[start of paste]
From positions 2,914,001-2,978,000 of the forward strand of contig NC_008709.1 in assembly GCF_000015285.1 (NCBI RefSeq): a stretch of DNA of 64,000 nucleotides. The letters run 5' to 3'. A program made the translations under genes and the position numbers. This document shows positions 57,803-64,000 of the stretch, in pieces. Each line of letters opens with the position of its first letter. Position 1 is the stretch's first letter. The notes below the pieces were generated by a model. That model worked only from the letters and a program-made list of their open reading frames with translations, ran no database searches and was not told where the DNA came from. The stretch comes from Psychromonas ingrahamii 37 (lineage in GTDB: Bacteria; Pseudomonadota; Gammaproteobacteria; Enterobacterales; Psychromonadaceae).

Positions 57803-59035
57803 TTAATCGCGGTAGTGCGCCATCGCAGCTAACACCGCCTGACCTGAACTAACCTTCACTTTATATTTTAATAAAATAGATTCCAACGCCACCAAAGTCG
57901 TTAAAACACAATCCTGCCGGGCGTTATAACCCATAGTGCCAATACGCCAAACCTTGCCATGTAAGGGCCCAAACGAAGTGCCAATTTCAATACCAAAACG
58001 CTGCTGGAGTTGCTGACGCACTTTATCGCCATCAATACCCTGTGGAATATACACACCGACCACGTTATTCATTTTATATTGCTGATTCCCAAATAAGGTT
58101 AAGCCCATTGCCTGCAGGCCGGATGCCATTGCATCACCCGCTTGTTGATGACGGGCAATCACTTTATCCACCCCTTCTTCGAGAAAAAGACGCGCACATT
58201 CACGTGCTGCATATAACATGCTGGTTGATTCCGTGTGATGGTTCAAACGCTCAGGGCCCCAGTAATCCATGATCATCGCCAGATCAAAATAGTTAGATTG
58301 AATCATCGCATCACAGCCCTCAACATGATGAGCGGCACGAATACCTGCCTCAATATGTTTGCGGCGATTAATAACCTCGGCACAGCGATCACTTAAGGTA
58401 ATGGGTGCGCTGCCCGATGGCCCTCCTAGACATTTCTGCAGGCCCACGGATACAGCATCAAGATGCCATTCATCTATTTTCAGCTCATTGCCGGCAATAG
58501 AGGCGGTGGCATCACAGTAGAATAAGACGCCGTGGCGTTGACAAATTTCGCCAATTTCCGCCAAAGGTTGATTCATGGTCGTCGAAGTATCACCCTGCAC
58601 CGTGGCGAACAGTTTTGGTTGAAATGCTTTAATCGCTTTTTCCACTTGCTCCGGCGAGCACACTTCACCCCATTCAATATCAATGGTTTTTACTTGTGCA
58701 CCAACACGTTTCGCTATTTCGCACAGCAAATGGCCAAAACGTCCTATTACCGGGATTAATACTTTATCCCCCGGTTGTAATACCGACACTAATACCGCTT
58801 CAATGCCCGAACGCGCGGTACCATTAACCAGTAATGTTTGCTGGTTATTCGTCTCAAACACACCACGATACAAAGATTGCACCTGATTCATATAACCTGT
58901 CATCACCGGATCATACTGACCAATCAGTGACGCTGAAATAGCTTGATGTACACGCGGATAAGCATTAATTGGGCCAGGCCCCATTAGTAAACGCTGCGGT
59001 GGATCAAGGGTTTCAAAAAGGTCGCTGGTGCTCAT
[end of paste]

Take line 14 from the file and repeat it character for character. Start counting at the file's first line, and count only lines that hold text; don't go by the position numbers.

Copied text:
58901 CATCACCGGATCATACTGACCAATCAGTGACGCTGAAATAGCTTGATGTACACGCGGATAAGCATTAATTGGGCCAGGCCCCATTAGTAAACGCTGCGGT